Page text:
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/lib/modules/kernel_version/ Directory Structure - Administration

Today, get started with your RHCE certification. Learn about shell configuration files, setting up and managing disk quotas, and the basics of the kernel. This comes from chapter five of Red Hat Certified Engineer Linux Study Guide (Exam RH302), fourth edition, by Michael Jang. (McGraw-Hill/Osborne, 2004, ISBN: 0-07-225365-7).

TABLE OF CONTENTS:
  1. Kernel, Cron, and User Administration, Part 1
  2. Certification Objective: Shell Configuration Files
  3. Setting Up and Managing Disk Quotas
  4. The Quota Package
  5. Quota Management Commands
  6. Automating Quota Settings
  7. The Basics of the Kernel
  8. Kernel Concepts
  9. Other RHEL 3 Kernels
  10. Understanding Kernel Modules
  11. /lib/modules/kernel_version/ Directory Structure
By: McGraw-Hill/Osborne
Rating: starstarstarstarstar / 11
August 25, 2004

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All kernel modules are stored in the /lib/modules/kernel_version/ directory. When RHEL 3 is installed, kernel_version=2.4.21-4.EL. If you have recently compiled a new kernel and your modules are not loading properly, then you have probably forgotten to compile and install the modules. In the /usr/src/kernel_version source directory, run the following commands:

# make modules
# make modules_install

The first line compiles the modules, while the second places them under the proper directory tree. In this directory tree, different subdirectories represent different groupings. The following is a sample of a module directory:

# ls -l /lib/modules/2.4.21-4.EL/kernel/drivers
total 60
drwxr-xr-x 7  root root 4096 Oct 23 15:22 addon
drwxr-xr-x 2  root root 4096 Oct 23 15:22 block
drwxr-xr-x 2  root root 4096 Oct 23 15:22 cdrom
drwxr-xr-x 8  root root 4096 Oct 23 15:22 char
drwxr-xr-x 2  root root 4096 Oct 23 15:22 ide
drwxr-xr-x 2  root root 4096 Oct 23 15:22 input
drwxr-xr-x 2  root root 4096 Oct 23 15:22 md
drwxr-xr-x 3  root root 4096 Oct 23 15:22 message
drwxr-xr-x 10 root root 4096 Oct 23 15:22 net
drwxr-xr-x 2  root root 4096 Oct 23 15:22 parport
drwxr-xr-x 2  root root 4096 Oct 23 15:22 pcmcia
drwxr-xr-x 5  root root 4096 Oct 23 15:22 scsi
drwxr-xr-x 5  root root 4096 Oct 23 15:22 sound
drwxr-xr-x 5  root root 4096 Oct 23 15:22 usb
drwxr-xr-x 3  root root 4096 Oct 23 15:22 video

Remember that each /lib/modules/kernel_version directory contains a modules.dep file that lists all the dependencies for all the modules within the directories. Each of these module directories includes a group of kernel modules for a common type of hardware. You might want to become familiar with where to find certain modules when needed. Here are some module types you can find under each directory:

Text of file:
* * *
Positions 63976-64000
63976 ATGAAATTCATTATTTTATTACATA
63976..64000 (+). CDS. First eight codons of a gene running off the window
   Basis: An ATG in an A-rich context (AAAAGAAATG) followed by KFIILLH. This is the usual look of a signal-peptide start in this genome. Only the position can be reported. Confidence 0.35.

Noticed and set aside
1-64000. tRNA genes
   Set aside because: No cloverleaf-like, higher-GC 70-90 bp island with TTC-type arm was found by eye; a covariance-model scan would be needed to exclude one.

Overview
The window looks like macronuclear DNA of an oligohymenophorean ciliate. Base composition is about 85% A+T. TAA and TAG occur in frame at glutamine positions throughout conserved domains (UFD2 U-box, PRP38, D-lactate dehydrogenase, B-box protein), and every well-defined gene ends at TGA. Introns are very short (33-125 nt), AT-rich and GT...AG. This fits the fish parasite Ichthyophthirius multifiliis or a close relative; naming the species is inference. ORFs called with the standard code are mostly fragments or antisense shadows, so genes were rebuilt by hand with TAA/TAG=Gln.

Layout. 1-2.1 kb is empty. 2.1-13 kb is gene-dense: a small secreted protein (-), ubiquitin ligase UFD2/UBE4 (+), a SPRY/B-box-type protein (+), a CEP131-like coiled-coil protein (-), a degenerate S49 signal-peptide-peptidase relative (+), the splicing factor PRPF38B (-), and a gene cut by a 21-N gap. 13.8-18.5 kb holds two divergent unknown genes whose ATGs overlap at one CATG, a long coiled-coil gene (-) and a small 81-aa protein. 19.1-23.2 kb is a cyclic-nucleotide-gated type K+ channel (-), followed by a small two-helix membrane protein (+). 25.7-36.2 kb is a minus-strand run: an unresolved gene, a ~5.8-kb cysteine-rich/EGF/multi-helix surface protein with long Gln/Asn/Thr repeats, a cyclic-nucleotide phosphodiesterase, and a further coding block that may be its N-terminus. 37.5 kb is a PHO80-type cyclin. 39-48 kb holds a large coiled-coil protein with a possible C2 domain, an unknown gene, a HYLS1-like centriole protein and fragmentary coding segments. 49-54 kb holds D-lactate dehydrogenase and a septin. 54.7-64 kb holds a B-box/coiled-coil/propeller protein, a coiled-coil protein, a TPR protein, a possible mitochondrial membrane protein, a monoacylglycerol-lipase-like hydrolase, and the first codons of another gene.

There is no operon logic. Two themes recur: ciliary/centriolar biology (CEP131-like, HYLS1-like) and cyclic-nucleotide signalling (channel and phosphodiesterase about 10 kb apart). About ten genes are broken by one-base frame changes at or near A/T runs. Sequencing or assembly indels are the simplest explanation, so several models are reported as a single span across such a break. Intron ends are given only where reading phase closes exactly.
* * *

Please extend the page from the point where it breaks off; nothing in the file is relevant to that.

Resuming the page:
• addon   High-end cards such as for server racks
  • block   Block devices: parallel port ide drives, network block devices, XT disks, hardware raid devices
  • cdrom   Non-ATAPI CD-ROM drivers: Mitsumi, Sony
  • char   Miscellaneous input and serial devices
  • ide   Hard disk drivers
  • input   Input devices (keyboards, mice)
  • md   raid devices
  • message   Specialized I/O adapters
  • net   Network modules: basic network cards, generic ppp, slip
  • parport   Parallel port devices (not printers)
  • pcmcia   Drivers used by the pcmcia cardmgr daemon (the actual cards use separate drivers)
  • scsi   SCSI tape, RAID, and hard drive modules, video (special video modules for Linux)
  • sound   Sound adapters
  • usb   Universal Serial Bus hubs and devices
  • video   Graphics adapters

All modules have .o for an extension (such as pcnet32.o). You do not need to specify the full name, just the first part of the module file (pcnet32). Once you know the directory structure, you can have the modprobe command load all modules for a certain category. For instance, if you are on a PC and you donít know the network card, you can simply type

modprobe -t net

This will attempt to load all modules in /lib/modules/kernel_version/net, stopping when a match is found. To remove a module such as pcnet32 and all its dependencies, you can type either

modprobe -r pcnet32

or

rmmod -r pcnet32

Either of these commands will remove the modules and all their dependencies, provided they are not in use by another module or not currently active. For example, if your network is active, you canít remove the network pcnet32 driver module. If you want to remove only the module and leave the other dependent drivers, run the rmmod command without the -r switch.

This is part one from the fifth chapter of Red Hat Certified Engineer Linux Study Guide (Exam RH302), fourth edition, by Michael Jang. (McGraw-Hill/Osborne, 2004, ISBN: 0-07-225365-7). Check it out at your favorite bookstore today. Buy this book now.



 
 
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